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Healthy snack for toddlers (and mom and dad too): chocolate almond no-bake snack bites

It was hot and humid today, around 38 degrees with the humidex. Like a greenhouse. Hot, sticky, uncomfortable.

Bee had played outside in the morning. It was after nap. I didn’t feel like going outside, and didn’t want Bee running around our sunny backyard in the heat. I had to find an indoor activity before letting her loose for some more fresh air.

Meanwhile I’m on a mission to stock up on healthy snacks. We’ve been in a snack rut, relying on what I considered “less bad” packaged goods from the store shelves. They did the trick — and I still have them as back-up — but I knew I could do much better and provide Bee with healthy, wholesome, homemade snacks.

The no-bake energy bites recipe I came across earlier this week (thanks to a Facebook post by Raspberry Kids) was the perfect activity.

I switched up the ingredients to come up with my own version for Bee. She loves them! I think both David and I will be snacking on them too — they seriously satisfy any sweet tooth. They are super easy to make too. Next time I’ll double the recipe!

Toddler making no-bake snack bites

After pouring the ingredients in the bowl and pushing the button to pulse, Bee tests the resulting mixture… many times!

Recipe: Chocolate Almond No-Bake Snack Bites

Makes 25-30 snack bites (approx. 1-inch balls).

1 cup old-fashioned rolled oats
2/3 cup finely shredded unsweetened coconut, toasted (I toast mine approx. 12 minutes at 325° F, stirring every 4 minutes)
1/4 cup ground almonds
1/4 cup ground flaxseed
1/3 cup cacao (I use a raw cacao)
1/2 cup finely chopped dried pear or apricot
1/2 cup almond butter
1/4 cup honey
1 tsp vanilla

Combine all ingredients in a bowl. Mix until well combined. Form 1-inch balls. [If the mixture seems sticky and difficult to shape into balls, then refrigerate for 30 minutes before making the balls.] Refrigerate or freeze.

[I used a food processor, because I wanted the oatmeal to be a bit finer. The method is the same: combine all ingredients in the bowl. Pulse to combine, scraping down the sides if necessary to make sure all ingredients are well mixed.]

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HomemadeSpeltWaffle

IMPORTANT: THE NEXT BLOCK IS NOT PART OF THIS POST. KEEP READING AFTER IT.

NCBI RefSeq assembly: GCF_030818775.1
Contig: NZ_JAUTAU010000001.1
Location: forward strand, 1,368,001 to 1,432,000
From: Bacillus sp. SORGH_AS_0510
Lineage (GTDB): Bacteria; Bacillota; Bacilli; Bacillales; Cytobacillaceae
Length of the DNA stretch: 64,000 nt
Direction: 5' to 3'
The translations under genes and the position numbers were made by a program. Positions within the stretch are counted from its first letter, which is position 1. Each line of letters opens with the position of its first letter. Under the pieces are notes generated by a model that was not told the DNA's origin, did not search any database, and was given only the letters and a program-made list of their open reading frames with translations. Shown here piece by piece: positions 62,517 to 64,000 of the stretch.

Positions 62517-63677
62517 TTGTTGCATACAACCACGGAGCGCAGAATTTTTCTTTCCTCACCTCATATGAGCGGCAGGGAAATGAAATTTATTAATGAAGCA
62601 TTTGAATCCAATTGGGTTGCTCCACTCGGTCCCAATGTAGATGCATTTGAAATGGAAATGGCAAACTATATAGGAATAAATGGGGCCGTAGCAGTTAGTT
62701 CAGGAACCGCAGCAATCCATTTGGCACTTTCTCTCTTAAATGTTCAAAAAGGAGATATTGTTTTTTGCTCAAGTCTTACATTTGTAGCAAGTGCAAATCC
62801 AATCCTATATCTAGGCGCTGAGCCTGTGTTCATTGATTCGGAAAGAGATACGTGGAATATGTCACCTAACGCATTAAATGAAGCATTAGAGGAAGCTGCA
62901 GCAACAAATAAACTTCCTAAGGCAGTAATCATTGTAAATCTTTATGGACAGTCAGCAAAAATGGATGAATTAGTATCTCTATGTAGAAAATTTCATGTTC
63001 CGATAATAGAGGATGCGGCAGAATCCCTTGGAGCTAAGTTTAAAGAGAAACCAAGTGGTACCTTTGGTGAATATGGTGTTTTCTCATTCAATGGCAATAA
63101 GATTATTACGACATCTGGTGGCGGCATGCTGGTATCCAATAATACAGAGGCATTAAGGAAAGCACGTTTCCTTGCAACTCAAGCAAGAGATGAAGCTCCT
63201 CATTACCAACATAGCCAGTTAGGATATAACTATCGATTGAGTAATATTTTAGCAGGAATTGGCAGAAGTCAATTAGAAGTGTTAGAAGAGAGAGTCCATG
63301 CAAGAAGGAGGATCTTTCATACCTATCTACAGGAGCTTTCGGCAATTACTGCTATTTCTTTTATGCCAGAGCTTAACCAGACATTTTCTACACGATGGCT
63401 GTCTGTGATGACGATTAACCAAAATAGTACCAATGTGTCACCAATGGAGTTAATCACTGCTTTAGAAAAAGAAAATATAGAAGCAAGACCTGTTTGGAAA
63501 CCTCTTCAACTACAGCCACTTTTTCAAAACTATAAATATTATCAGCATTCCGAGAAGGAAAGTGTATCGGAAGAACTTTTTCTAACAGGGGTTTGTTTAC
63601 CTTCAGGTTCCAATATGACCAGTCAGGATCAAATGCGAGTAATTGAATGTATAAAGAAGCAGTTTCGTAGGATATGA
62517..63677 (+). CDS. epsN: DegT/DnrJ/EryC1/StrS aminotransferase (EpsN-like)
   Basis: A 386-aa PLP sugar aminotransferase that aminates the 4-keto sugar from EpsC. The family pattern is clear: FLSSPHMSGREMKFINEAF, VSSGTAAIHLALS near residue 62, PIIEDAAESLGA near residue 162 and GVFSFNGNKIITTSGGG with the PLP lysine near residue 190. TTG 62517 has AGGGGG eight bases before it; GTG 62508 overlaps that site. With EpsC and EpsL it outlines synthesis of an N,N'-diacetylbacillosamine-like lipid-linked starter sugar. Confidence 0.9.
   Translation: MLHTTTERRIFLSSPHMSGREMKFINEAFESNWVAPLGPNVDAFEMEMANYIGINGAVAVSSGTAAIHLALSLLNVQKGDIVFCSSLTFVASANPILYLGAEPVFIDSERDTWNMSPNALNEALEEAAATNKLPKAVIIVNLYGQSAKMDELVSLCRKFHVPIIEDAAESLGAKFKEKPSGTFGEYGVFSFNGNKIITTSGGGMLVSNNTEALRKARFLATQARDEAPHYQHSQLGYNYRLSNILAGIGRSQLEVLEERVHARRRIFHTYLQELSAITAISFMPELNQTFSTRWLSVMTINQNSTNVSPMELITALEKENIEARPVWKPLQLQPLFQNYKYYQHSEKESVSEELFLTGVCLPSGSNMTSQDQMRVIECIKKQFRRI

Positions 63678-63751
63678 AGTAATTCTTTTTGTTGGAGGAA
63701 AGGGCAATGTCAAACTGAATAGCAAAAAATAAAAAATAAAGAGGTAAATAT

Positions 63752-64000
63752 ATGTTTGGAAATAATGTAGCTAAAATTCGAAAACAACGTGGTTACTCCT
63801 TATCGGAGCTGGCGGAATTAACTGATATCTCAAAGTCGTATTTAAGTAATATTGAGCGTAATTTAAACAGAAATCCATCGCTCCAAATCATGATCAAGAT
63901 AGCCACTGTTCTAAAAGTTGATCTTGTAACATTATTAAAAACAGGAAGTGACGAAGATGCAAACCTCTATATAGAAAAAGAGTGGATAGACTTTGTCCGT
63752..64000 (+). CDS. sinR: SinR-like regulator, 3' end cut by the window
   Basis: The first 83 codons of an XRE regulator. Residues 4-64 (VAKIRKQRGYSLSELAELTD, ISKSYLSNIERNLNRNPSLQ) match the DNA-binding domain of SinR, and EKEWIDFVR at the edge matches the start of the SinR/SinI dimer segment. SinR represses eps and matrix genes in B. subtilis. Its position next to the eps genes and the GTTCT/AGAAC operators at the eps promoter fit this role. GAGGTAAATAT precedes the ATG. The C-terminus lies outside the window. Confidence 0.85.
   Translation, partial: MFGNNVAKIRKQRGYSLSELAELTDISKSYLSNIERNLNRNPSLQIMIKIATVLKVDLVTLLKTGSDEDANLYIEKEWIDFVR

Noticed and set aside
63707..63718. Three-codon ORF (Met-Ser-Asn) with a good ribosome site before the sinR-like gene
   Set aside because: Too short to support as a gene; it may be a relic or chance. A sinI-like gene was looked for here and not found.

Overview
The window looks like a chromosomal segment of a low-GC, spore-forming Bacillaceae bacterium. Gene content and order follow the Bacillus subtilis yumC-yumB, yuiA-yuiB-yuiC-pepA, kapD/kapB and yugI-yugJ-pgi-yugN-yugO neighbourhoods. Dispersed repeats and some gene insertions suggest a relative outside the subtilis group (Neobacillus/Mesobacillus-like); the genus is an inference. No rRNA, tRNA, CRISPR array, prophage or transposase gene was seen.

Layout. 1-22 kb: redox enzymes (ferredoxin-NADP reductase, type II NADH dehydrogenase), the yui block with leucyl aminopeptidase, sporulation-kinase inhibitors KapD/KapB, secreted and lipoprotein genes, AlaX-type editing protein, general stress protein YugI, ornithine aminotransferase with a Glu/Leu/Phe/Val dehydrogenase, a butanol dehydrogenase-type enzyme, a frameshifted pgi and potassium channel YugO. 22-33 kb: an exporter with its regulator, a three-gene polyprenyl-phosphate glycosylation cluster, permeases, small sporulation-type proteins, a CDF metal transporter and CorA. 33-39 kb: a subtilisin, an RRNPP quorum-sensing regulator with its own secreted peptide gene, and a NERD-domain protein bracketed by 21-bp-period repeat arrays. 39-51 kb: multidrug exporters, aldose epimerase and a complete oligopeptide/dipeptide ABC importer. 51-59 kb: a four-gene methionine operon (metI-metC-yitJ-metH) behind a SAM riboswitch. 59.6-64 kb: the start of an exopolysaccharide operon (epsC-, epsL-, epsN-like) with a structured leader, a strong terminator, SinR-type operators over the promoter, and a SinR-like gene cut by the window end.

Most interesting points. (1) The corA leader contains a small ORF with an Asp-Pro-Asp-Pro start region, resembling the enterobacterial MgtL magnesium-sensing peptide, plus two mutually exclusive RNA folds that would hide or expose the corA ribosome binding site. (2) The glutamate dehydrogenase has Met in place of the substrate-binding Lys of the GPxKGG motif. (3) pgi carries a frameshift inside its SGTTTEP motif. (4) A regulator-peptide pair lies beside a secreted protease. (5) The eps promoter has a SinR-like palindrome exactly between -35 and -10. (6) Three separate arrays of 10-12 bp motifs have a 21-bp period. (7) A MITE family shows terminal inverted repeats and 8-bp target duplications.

My breakfast this morning. Just what I needed to turn my day around!

Some days get off to a rocky start. Usually earlier than anticipated, on a day when I already feel more tired than usual.

Immediately there’s a conflict of needs: bright-eyed (or crying) Bee needs/wants me for something, and I just want/need to sleep a little longer. Then a bunch of other things annoy me too — all those little things that add extra motions to my morning on a day when I’m moving in slow motion.

Yes, I know, it’s all a state of mind. I choose whether to smile or to frown. And only I can change my approach to the day and the way I interact with the people around me.

If I haven’t been able to make the shift by breakfast time, then the first meal of the day needs to be a waffle. Having a homemade waffle for breakfast is my reset button. Even when I’m already in a brighter mood by the time I get to the kitchen, a waffle will give me the final boost.

We make waffles on weekends, a double recipe, and freeze the extras. It’s easy to reheat a waffle in the toaster oven. I like to eat mine topped with maple syrup, blueberries (and other berries if I happen to have some on hand) and plain yoghurt.

Now that’s a good start to the day!

Recipe: Crispy Spelt Waffles with Oatmeal and Flax Seed

Makes 6-8 waffles.

2 cups spelt flour (if you don’t have spelt flour, use some other kind of flour!)
1/2 cup old-fashioned rolled oats
1/4 cup ground flax seed
1 tbsp sugar
1 tbsp baking powder
2 eggs
1 3/4 cups milk

Preheat waffle iron as per instructions.

Combine all dry ingredients in a bowl. Beat together eggs and milk in a second bowl. Pour wet ingredients into dry and combine until just mixed.

Prepare waffles as per your waffle iron’s instructions.

Chocolate beet muffin made with hazelnuts, hemp hearts and avocado instead of oil/butterSometimes recipes I work out in my head turn out beautifully. This chocolate beet muffin recipe is one of them!

I’ve wanted to try a chocolate beet recipe for a while. I used my Banana Carrot Muffin recipe as a starting point, swapping the beets for the carrots, adding cacao, and tweaking other ingredients to complement the chocolate and beet flavours. Instead of ground flax seed, I used ground hemp hearts. In place of ground almonds, I used ground toasted hazelnuts. I replaced the dates with prunes.